## Tuesday, September 14, 2010

### Ghosts of Departed Quantities

Years ago in calculus class I excitedly learned that an infinite number of terms may have a finite sum.  Manipulation of infinities seems somewhat routine to me now but my early ideas of calculus enlarged me a thousand-fold.  Algebra was a language, geometry was a world-view, and calculus was a big idea.  Like any big idea, even though it had been hundreds of years in formation, it met with resistance.  In 1764 Bishop George Berkeley attacked the logical foundations of the calculus that Isaac Newton had unified.  Here, from the online mathematics magazine plus,  is a description of the attack.

Berkeley stated that the calculus involved a logical fallacy
and described derivatives thus:  "They are neither finite quantities,
nor quantities infinitely small, nor yet nothing.
May we not call them ghosts of departed quantities?"

Below you will find Adam Dickinson's poem which takes as its title Berkeley's questioning phrase.  Dickinson teaches at Brock University in Ontario where he specializes in poetics. Although without  formal training in mathematics, he says that he has always been interested in it -- particularly in overlaps between mathematical and metaphorical thinking.  I found "The Ghosts of Departed Quantities" in The Shape of Content, Creative Writing in Mathematics (edited by Chandler Davis, Marjorie Senechal, Jan Zwicky, A K Peters, 2008)--and the poem first appeared in Problematical Recreations (Littlefishcartpess, 2008).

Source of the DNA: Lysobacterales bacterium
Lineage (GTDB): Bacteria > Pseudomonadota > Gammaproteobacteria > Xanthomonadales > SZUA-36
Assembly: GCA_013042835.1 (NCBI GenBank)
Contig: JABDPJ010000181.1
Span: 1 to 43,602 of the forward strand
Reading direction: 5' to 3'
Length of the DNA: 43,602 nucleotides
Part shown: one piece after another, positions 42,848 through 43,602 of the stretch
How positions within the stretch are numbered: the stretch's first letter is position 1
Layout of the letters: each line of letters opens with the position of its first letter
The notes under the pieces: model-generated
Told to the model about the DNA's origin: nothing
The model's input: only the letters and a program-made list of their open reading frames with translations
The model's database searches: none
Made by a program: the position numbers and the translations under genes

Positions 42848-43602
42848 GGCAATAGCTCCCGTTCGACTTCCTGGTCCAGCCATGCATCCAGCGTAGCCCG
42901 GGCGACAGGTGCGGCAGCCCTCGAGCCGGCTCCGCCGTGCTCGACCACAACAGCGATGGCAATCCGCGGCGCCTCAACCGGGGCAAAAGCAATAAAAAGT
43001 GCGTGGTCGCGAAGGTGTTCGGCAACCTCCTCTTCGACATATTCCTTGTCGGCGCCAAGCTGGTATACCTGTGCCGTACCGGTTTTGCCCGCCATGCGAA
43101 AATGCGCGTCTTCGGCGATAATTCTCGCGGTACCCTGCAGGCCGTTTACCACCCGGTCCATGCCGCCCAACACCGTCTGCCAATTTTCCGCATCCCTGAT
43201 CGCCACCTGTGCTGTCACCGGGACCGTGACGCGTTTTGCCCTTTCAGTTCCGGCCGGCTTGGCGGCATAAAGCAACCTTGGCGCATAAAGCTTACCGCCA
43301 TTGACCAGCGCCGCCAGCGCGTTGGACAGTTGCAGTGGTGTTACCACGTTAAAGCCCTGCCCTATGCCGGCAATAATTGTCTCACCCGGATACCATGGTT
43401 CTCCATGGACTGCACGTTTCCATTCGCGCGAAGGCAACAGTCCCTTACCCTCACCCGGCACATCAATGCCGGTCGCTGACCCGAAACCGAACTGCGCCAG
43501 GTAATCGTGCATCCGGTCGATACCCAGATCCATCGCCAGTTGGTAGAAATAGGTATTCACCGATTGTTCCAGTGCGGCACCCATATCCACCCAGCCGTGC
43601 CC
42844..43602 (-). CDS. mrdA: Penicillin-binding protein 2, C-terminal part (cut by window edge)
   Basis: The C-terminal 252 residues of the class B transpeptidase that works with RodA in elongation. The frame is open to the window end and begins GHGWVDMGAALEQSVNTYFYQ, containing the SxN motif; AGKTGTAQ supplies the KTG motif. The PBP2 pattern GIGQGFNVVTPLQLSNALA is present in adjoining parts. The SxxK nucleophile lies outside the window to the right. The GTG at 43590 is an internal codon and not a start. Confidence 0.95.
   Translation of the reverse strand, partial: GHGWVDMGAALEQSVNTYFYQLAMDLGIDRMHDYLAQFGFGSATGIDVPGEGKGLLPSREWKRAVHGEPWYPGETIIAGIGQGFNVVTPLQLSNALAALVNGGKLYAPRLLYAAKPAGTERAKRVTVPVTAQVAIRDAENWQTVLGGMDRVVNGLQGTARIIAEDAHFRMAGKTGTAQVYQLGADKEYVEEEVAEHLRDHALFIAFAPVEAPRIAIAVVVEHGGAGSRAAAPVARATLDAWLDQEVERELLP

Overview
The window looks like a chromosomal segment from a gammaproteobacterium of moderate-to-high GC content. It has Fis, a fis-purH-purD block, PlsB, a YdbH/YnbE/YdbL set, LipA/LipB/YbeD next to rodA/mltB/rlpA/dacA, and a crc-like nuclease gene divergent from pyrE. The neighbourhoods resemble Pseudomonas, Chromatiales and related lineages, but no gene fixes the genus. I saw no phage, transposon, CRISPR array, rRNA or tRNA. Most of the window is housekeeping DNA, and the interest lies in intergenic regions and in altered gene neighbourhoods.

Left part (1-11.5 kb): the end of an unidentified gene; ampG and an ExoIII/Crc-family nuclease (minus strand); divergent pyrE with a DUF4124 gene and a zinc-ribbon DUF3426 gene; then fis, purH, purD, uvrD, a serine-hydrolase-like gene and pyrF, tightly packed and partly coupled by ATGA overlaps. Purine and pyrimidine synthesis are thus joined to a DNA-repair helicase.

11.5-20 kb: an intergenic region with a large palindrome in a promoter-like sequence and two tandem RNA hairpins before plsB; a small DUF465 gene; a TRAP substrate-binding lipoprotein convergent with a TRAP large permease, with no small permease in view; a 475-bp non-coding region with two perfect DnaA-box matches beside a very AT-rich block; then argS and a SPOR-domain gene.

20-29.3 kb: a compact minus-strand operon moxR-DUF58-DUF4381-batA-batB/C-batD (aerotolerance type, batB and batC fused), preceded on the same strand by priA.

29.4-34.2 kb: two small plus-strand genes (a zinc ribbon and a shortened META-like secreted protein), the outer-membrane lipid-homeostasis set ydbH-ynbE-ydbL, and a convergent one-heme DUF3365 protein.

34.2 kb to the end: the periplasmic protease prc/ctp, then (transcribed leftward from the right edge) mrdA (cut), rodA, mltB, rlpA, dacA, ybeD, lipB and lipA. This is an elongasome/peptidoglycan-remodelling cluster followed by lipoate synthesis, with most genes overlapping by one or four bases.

The Ghosts of Departed Quantities          by Adam Dickinson

Speak of small,
so small
that we differ from it
by as little as one wish.

But this implies motion,
sidling up to hope.
Are we any closer?

Cantor's family moved from Judaism
to Protestantism,
from Russia to Germany.

To prove that two set of objects are the same size,
Cantor relieved us of counting.
no need to add the fingers.

Relation before number;
body to faith,

A set of misunderstandings,
a list of languages you never learned,
the number of intentions two people have in common.

all the days that have come before today.

He put the infinite in a bag
and shook;
everything came out larger.

What separates us is innumerable,
but like applause,
other words for the same thing,
all our differences fit.